Grocery Co-op Leads Province on Plastic Problem

Sointula – On May 31, the Sointula Co-operative Store
Association became the first retailer in British Columbia to eliminate the
use of plastic bags for carrying groceries, a move they hope other retailers
will follow.

"We wanted to see less garbage going into
the landfill on our island, so we decided to eliminate the use of plastic
bags," said Michael Seaborn, one of the Co-op’s directors. "The initial
response from our customers has been overwhelmingly positive, so we are
encouraging other retailers to do the same thing. Consumers today are willing
to accept a slight reduction in convenience for the sake of a benefit to the
environment."

More than one billion tons of plastic has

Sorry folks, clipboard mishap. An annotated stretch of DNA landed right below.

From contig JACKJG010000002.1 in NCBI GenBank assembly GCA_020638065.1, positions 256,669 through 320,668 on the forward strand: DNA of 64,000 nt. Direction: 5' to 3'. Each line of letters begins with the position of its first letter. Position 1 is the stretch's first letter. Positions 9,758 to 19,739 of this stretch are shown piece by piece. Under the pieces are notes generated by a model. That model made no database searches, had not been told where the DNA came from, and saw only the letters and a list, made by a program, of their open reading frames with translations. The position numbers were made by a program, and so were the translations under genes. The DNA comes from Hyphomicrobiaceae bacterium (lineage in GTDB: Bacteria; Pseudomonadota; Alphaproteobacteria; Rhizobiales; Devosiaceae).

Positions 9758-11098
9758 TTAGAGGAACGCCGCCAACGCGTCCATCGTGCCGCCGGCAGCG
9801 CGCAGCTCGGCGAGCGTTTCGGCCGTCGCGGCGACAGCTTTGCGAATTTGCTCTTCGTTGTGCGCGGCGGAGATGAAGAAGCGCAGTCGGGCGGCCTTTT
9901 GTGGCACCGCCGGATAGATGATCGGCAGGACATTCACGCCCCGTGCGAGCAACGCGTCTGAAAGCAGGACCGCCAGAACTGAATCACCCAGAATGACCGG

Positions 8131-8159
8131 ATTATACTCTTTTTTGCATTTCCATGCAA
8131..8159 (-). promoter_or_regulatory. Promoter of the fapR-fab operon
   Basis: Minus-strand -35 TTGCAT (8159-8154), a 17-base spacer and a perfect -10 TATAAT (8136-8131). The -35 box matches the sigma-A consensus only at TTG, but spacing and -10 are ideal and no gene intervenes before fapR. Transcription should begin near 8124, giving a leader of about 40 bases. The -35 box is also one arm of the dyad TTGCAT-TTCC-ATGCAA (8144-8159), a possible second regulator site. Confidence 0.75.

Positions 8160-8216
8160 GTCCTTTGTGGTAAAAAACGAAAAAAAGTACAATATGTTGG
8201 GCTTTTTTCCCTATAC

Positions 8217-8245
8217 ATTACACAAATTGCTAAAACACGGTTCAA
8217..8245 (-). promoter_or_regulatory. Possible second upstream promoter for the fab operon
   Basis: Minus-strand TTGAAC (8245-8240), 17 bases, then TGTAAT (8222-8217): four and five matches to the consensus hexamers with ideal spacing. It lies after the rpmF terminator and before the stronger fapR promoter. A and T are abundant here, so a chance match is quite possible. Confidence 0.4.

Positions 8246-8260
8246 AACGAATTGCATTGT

been manufactured since it was developed 50 years ago, and scientists estimate
the time for plastic to biodegrade to be in the order of 100,000 years.

"There is already too much plastic in our
environment," says Seaborn. "If all retailers in Canada stopped using plastic
bags for carrying groceries it would significantly reduce the amount of plastic
going into our environment."

While paper bags will still be available at
a cost of 10 cents a bag, the Sointula Co-op is hoping most customers will
switch to reusable cloth bags, which only cost $1.50.

The village of Sointula is on Malcolm Island,
located between the north end of Vancouver Island and the mainland. Originally
settled by Finnish emigrants over 100 years ago, Sointula, with a population of
under 1,000, boasts a long history of independent thought, an emphasis on
self-reliance and a strong sense of community.

The Sointula Co-op is the oldest
operating co-operative in Canada and will turn 100 next year.